It is hoped that it will be possible for all Catholics in England and Wales to fulfil this most important Church precept, that of the Sunday Obligation, by the First Sunday in Advent 2021. In the meantime, all Catholics are asked to do their best to participate in the celebration of the weekly Sunday Mass and to reflect deeply on the centrality of Sunday worship in the life of the Church.
In April, following our Plenary Assembly, we offered a reflection on the experience of the extraordinary long months of the pandemic. It was titled The Day of the Lord. We also began to look at the way forward. We spoke about the important invitation to restore the Sunday Mass to its rightful centrality in our lives. We asked for a rekindling in our hearts of a yearning for the Real Presence of the Lord in the Eucharist, as our response to the total, sacrificial love that Jesus has for us. We said: “The Eucharist should be the cause of our deepest joy, our highest manner of offering thanks to God and for seeking his mercy and love. We need to make it the foundation stone of our lives.”
May this continue to be our striving during these coming months as we journey back to the full celebration of our Sunday Mass and our renewed observance of The Day of the Lord.
The ninth and final day of prayer and readings to provide tangible action to respond to the urgent climate change issues we all face.Go to the full posting.
God is intimately present to each being, without impinging on the autonomy of his creature, and this gives rise to the rightful autonomy of earthly affairs. His divine presence, which ensures the subsistence and growth of each being, “continues the work of creation”.
The Spirit of God has filled the universe with possibilities and therefore, from the very heart of things, something new can always emerge: “Nature is nothing other than a certain kind of art, namely God’s art, impressed upon things, whereby those things are moved to a determinate end. It is as if a shipbuilder were able to give timbers the wherewithal to move themselves to take the form of a ship.”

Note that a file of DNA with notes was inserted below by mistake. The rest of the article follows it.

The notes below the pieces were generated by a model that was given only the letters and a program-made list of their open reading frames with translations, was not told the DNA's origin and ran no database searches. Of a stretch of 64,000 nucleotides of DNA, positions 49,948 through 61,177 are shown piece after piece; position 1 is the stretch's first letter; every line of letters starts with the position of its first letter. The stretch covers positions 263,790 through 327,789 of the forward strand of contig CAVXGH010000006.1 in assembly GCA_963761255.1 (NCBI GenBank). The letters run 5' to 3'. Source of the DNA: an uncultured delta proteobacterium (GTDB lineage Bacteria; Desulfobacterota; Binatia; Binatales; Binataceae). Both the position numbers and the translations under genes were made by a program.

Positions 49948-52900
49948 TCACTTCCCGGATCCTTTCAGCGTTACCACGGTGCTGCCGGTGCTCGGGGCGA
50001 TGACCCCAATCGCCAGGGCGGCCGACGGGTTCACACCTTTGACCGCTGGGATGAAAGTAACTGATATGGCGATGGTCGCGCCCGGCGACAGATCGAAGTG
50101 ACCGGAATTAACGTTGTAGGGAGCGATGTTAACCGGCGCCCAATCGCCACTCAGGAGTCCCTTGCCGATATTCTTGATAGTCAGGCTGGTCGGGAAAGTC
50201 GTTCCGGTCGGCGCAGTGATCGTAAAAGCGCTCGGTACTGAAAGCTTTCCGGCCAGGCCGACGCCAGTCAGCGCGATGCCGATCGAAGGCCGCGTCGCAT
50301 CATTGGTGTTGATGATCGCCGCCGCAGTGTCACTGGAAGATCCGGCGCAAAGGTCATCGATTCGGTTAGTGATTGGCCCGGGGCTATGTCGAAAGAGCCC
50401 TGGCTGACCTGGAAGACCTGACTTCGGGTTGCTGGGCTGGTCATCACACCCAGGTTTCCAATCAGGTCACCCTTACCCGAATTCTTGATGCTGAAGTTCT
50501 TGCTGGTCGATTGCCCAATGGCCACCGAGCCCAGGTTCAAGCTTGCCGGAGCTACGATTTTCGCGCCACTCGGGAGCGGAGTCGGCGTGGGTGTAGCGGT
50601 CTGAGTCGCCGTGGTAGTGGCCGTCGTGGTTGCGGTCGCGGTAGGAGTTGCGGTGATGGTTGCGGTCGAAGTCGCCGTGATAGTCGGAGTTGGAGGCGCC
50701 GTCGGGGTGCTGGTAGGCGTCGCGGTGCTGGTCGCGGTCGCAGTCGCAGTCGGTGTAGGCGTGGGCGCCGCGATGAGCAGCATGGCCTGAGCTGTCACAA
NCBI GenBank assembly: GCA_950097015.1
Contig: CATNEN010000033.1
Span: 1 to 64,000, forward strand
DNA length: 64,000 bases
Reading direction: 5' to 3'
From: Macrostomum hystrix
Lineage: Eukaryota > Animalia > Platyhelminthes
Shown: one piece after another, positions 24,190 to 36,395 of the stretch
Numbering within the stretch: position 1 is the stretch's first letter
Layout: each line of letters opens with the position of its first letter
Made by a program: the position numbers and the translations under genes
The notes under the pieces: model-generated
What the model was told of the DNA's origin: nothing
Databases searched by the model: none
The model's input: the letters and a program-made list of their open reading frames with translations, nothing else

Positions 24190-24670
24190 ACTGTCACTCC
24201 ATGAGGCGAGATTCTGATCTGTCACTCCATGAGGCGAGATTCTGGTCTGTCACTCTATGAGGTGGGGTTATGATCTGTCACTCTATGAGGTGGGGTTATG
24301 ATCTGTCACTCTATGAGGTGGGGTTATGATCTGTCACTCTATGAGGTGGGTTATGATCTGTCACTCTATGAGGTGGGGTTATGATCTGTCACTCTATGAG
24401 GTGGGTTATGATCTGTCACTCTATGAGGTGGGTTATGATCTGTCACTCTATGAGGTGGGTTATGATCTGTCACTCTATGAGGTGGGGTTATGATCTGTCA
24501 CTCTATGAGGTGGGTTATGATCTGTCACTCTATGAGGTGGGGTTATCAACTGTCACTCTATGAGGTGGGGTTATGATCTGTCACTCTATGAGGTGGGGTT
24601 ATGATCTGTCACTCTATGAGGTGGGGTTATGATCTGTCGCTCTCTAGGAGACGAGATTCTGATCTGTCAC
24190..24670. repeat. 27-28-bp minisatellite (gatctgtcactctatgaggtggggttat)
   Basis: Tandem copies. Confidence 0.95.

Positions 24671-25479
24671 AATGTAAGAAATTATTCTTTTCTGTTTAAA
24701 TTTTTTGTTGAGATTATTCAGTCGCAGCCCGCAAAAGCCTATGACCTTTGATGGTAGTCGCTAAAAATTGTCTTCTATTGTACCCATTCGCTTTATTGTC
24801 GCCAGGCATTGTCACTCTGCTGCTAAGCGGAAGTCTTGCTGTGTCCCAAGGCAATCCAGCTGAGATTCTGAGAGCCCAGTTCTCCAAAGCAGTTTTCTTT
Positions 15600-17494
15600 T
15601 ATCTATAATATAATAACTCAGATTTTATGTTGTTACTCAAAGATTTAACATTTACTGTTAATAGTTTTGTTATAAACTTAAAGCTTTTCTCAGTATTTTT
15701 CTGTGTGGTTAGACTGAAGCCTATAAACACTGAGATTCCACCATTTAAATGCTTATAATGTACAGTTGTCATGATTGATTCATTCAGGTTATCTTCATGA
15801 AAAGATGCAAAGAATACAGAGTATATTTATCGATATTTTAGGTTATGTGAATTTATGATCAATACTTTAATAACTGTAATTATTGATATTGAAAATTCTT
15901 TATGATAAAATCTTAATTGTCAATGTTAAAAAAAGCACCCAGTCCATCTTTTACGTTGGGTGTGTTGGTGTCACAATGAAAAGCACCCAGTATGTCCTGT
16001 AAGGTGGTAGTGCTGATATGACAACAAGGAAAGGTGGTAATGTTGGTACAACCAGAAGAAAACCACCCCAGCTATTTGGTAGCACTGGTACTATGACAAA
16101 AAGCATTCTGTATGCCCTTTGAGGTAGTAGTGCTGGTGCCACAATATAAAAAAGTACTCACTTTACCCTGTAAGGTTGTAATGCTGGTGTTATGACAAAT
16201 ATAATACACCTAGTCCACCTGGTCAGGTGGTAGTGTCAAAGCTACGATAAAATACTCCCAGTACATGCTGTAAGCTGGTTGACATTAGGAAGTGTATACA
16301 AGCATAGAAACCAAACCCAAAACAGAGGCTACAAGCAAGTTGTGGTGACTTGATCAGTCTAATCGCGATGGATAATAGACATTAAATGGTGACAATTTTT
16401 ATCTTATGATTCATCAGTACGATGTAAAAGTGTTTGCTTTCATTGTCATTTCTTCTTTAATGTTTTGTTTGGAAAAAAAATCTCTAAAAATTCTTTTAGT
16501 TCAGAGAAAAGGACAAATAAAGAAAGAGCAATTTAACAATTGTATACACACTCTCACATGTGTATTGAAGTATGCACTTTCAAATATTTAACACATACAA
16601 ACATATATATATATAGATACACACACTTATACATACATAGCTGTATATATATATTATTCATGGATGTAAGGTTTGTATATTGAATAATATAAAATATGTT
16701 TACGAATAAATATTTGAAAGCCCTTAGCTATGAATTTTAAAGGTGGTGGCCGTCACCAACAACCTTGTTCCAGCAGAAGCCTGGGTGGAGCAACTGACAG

Pope Francis, Laudato Si’
Today is the last but one day of prayer for the environment and our place within it as users and custodians. Find the Bishops’ post here.
In his Encyclical Letter Centesimus Annus, Pope John Paul II wrote: “Not only has God given the earth to man, who must use it with respect for the original good purpose for which it was given to him, but man too is God’s gift to man. He must therefore respect the natural and moral structure with which he has been endowed (6).”
By responding to this charge, entrusted to them by the Creator, men and women can join in bringing about a world of peace. Alongside the ecology of nature, there exists what can be called a ‘human’ ecology, which in turn demands a ‘social’ ecology. All this means that humanity, if it truly desires peace, must be increasingly conscious of the links between natural ecology, or respect for nature, and human ecology.
The human person, the heart of peace with all of creation.’ Pope Benedict XVII, 1 January 2007.
This is the seventh of nine days of prayer proposed by the Bishops of England & Wales and Scotland before Pentecost, placing before our creator the environment we – and all creatures – live in. The full post can be read here.
God entrusted the whole of creation to the man and woman, and only then – as we read – could he rest “from all his work” (Genesis 2:3).
Adam and Eve’s call to share in the unfolding of God’s plan of creation brought into play those abilities and gifts which distinguish the human being from all other creatures. At the same time, their call established a fixed relationship between mankind and the rest of creation. Made in the image and likeness of God, Adam and Eve were to have exercised their dominion over the earth (Genesis 1:28) with wisdom and love.
Instead, they destroyed the existing harmony by deliberately going against the Creator’s plan, that is, by choosing to sin. This resulted not only in man’s alienation from himself, in death and fratricide, but also in the earth’s “rebellion” against him (cf. Genesis 3:17-19; 4:12).
Pope John Paul II, ‘Peace with God the Creator, Peace with all of creation.’
1 January 1990.
Today is the sixth of nine days of prayer called by the Catholic Bishops of England & Wales and Scotland to seek wisdom to know how to restore our environment. The full post can be found here.
Bless the Lord, you whales and all creatures that move in the waters, sing praise to him and highly exalt him forever. Daniel 3.